This entry in the timeline occurs more than 18 minutes after the shooter entered the school but makes no mention of DPS presence. More than 90 DPS troopers arrived on scene, according to testimony by DPS Director Steve McCraw to a Texas Senate Committee hearing on the shooting incident in June.
The report identified the responding agencies in the timeline, omitting the Texas Department of Public Safety altogether:
By 11:51:20, law enforcement from various agencies (including UPD, UCISD PD, Uvalde Sheriff’s Office (USO), Fire Marshals, Constable Deputies, Southwest Texas Junior College Police Department (SWTJC PD), and the United States Border Patrol (BP) had arrived at the scene and were moving inside and out to evaluate the situation. (ISS, UPD CS, RL)
In a timeline entry less than two minutes later, a single Texas Department of Public Safety Special Agent is noted as arriving and receiving instructions:
At 11:53:10, a Texas Department of Public Safety (DPS) special agent arrived at the perimeter and was advised to man the perimeter. Another officer makes a comment about there being kids still in the building, the DPS special agent advised, “if there is then they just need to go in.
In the report, ALERRT further critiques the local law enforcement response stating, “It is also worth noting, the officers had weapons (including rifles), body armor (which may or may not have been rated to stop rifle rounds), training, and backup. The victims in the classrooms had none of these things.”
This obvious statement of facts closely mirrors comments made by DPS Director Steve McCraw during an interview with the Texas Tribune. In the interview, McCraw proclaimed, “The officers had weapons; the children had none, the officers had body armor; the children had none. The officers had training; the subject had none.”
Rather than issuing findings and precise information typical in most investigative documents, the report uses prose such as “for the sake of argument, we will assume,” more typical of debate and opinion pieces. According to the report, other aspects of the shooting response will be analyzed and released in later updates to include information regarding the command structure during the incident.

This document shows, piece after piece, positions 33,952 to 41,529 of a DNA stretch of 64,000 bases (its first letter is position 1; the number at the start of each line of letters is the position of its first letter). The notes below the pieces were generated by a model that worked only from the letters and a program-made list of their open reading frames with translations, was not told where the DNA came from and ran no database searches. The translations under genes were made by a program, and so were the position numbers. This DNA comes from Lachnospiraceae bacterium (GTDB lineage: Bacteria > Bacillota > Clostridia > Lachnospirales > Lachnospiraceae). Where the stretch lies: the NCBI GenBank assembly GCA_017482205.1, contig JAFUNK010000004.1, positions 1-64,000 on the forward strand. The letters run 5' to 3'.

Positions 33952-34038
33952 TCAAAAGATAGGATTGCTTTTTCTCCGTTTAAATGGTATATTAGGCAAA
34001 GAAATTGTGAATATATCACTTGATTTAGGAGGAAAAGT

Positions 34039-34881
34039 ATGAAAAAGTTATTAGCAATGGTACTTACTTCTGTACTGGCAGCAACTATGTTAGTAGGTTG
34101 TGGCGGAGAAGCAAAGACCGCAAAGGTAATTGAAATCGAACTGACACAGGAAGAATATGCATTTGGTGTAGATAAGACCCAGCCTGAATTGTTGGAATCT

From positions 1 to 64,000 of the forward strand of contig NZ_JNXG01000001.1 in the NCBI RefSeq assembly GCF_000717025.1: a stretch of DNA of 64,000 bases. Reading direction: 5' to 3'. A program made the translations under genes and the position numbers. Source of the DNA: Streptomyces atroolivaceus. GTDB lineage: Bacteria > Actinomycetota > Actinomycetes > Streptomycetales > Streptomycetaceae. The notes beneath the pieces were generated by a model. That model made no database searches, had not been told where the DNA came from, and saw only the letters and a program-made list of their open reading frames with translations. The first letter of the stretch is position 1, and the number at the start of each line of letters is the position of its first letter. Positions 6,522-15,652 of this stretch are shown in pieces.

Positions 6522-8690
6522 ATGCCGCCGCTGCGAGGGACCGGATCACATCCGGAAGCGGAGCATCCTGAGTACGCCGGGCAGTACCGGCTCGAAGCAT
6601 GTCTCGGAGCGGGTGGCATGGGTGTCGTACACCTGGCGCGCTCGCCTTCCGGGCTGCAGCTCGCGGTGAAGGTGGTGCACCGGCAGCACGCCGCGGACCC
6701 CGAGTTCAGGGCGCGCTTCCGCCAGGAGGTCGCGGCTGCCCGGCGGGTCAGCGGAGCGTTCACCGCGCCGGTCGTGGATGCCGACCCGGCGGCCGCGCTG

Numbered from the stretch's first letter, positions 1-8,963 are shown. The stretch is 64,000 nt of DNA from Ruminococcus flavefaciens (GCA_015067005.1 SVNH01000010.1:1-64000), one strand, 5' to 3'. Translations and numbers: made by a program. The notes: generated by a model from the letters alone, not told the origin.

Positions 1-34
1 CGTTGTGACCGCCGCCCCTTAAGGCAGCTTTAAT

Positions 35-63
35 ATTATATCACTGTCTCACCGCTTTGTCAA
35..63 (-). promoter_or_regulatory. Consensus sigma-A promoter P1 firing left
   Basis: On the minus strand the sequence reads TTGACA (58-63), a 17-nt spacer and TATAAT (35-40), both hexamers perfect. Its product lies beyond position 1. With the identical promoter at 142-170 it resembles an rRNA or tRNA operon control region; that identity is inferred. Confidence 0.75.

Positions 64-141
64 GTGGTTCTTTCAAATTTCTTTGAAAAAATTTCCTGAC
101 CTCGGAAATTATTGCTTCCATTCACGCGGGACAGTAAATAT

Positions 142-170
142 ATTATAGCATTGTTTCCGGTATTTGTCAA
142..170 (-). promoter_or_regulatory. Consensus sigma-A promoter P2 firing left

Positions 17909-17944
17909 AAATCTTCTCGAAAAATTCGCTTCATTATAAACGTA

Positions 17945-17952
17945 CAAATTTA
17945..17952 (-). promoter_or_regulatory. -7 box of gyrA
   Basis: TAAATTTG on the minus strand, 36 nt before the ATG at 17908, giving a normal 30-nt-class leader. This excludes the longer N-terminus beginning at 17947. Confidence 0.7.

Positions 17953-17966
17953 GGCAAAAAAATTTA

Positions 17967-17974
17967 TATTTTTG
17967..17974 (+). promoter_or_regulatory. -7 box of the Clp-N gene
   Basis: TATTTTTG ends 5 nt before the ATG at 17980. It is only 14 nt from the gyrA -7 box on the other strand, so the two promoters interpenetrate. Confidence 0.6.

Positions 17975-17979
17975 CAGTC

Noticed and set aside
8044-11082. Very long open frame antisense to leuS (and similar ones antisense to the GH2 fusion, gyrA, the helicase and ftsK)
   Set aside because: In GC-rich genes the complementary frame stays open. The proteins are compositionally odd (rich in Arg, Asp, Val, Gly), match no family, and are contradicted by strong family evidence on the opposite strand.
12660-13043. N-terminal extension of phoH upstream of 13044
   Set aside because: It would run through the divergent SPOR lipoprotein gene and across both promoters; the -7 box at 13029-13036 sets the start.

The ALERRT Training Center, according to its website, has received more than $72 million in state and federal grant funding since 2002.
The report comes as tensions continue to mount between local officials and state leaders over who was ultimately responsible for the delay in stopping the shooter. School Police Chief Pete Arredondo has been named as the on-scene commander by state officials in the aftermath of the shooting. Arredondo, who leads the school district’s six-person department, denies assuming that role and instead claims he was acting as a first responder.
Further widening the divide between Uvalde officials and the state, Mayor Don McLaughlin told the CNN he lost faith in state leaders and believes they maybe covering up their role in the shooting response in an interview on Tuesday.
“I’m not confident, one-hundred percent, in DPS because I think it’s a cover-up,” he told CNN.
“McCraw’s covering up for maybe his agencies,” he added. McLaughlin told CNN his goal was just to get the truth out but was skeptical adding, “I lost confidence because the narrative changed from DPS so many times and when we asked questions, we weren’t getting answers.”
Randy Clark is a 32-year veteran of the United States Border Patrol. Prior to his retirement, he served as the Division Chief for Law Enforcement Operations, directing operations for nine Border Patrol Stations within the Del Rio, Texas, Sector. Follow him on Twitter @RandyClarkBBTX.